St. Jude Medical (NYSE:STJ) 36.61 64.94 77% 17.0%
Allergan (NYSE:AGN) 94.04 212.75 126% 21.2%
Zimmer Holdings (NYSE:ZMH) 67.70 112.59 66% 15.4%
CareFusion (NYSE:CFN) 29.28 59.43 103% 12.0%
CR Bard (NYSE:BCR) 101.83 167.48 64% 8.9%
Medtronic** (NYSE:MDT) 41.88 71.88 72% 17.8%
Stryker (NYSE:SYK) 55.88 93.99 68% 5.3%
Hologic (NasdaqGS:HOLX) 20.47 26.38 29% 2.0%
Varian Medical Systems (NYSE:VAR) 72.47 87.02 20% 13.0%
Edwards Lifesciences (NYSE:EW) 92.14 127.72 39% 34.9%
Intuitive Surgical (NasdaqGS:ISRG) 497.52 525.57 6% 19.7%
AVERAGE 66.2% 14.2%
N.Y. Stock Exchange Composite Index 8,632.01 10,830.92 25%
NASDAQ 3,112.26 4,726.81 52%

*Data from nytimes.com (accessed on 1/7/15). Stock prices are adjusted closing values and profit margins represent trailing 12 months of data posted by the companies.
**Medtronic was US-based through FY2014.


Since the smallest device companies are not publicly traded, it is not possible to gather audited information about their sales and profits. Based on the list of AdvaMed members, we selected the 6 publicly-traded US-based companies that had at least one device approved by the FDA before 2010 and which had 2013 revenues under $200 million. Their 2013 revenues ranged from $1.4 to $175 million. Between the day the law went into effect and its two year anniversary, stock prices increased for 5 of the 6 companies, with increases ranging from 4% to 294%. One company’s stock decreased 71%. On average, stock prices for all 6 smaller AdvaMed companies increased 92%.


Publicly Traded Device Companies with Revenues below $200 million

Company Close on 1/2/2013 Close on 1/2/2015 % change in last 2 years 2013 Revenues (in millions)
TransEnterix Surgical
(NYSE Amex:TRXC)
1.4 2.95 111% $1.4M
Hansen Medical, Inc.
(NASDAQ GM:HNSN)
2.16 0.63 -71% $11.8M
Endologix Inc.
(NASDAQ GS:ELGX)
14.37 14.97 4% $132.3M
DexCom, Inc.
(NASDAQ GS:DXCM)
13.85 54.51 294% $157.1M
Quidel Corporation
(NASDAQ GS:QDEL)
19.87 28 41% $175.4M
ABIOMED, Inc.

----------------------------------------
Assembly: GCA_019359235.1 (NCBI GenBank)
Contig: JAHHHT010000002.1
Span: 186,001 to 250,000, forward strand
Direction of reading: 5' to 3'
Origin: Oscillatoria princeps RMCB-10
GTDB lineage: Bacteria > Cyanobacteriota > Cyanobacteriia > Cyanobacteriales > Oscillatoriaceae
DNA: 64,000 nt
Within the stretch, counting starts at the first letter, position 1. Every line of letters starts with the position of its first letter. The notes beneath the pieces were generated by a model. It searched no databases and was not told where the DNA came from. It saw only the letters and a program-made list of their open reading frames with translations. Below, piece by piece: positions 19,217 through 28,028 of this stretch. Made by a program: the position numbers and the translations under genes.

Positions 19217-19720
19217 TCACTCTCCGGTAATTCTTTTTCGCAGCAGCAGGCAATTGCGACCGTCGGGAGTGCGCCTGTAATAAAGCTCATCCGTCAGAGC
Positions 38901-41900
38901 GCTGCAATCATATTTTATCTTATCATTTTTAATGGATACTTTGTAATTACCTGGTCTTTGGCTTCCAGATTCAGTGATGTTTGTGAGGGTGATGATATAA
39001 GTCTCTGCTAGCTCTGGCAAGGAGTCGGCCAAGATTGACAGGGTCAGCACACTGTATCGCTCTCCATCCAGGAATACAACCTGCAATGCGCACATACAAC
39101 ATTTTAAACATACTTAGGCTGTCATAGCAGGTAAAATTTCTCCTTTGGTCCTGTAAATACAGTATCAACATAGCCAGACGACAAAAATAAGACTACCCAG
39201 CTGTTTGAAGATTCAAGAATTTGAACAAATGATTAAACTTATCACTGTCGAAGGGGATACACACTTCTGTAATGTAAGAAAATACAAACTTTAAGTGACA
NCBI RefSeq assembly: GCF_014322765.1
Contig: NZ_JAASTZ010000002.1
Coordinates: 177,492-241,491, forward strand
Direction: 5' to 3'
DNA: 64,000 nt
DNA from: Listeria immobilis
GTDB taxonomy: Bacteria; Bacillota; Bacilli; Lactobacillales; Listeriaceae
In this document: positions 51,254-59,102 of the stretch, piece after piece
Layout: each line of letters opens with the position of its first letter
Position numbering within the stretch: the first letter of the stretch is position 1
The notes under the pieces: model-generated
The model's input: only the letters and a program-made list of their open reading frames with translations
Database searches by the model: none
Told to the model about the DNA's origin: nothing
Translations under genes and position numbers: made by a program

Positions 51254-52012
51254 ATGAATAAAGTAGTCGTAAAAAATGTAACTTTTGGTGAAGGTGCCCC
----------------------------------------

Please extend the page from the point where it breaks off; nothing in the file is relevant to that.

(NASDAQ:ABMD)
13.69 37.31 173% $157.6M
AVERAGE 92% $105.9M
N.Y. Stock Exchange Composite Index 8,632.01 10,830.92 25%
NASDAQ 3,112.26 4,726.81 52%

**Adjusted stock prices (nytimes.com accessed on 1/16/15). Revenues obtained from SEC reports.


Sales10 have also steadily increased since 2005 for most of the 12 largest device companies, as has R&D spending (both as an absolute number and as a percentage of Net Sales). Profits and profit margins for these companies vary from quarter to quarter, and three companies showed dramatic changes in profits, but the trend shows profits are generally stable for most of these companies over time,11 and the device companies’ profit margins are high compared to most other industries. Stock prices and other economic indicators are influenced by many factors, including acquisitions and mergers, new blockbuster products, and recalls.  However, the trends are absolutely clear: the device companies are doing well (despite some expensive, well-publicized recalls of medical devices in recent years) and there is no evidence that the device tax had a negative impact on device companies when 2013 and 2014 indicators are compared to any of the last 10+ years.

Of the 6 smallest publicly traded device companies, 4 reported dramatic increases in net Sales in recent years and 2 reported Sales that were flat in recent years. We analyzed Net Sales data from 2005 when available, and more recently when it was not. R&D expenditures also increased for 4 of the smaller companies and remained flat for two. Net Profits and profit margins for the smaller companies were quite volatile over time, with no apparent overall trends.

More detailed information about the 12 largest and 6 smaller publicly traded device companies is included in the PDF of this report, which provide publically-available data from 2005 to the present.  The charts measure Net Profits, Net Sales and R&D expenditures in millions.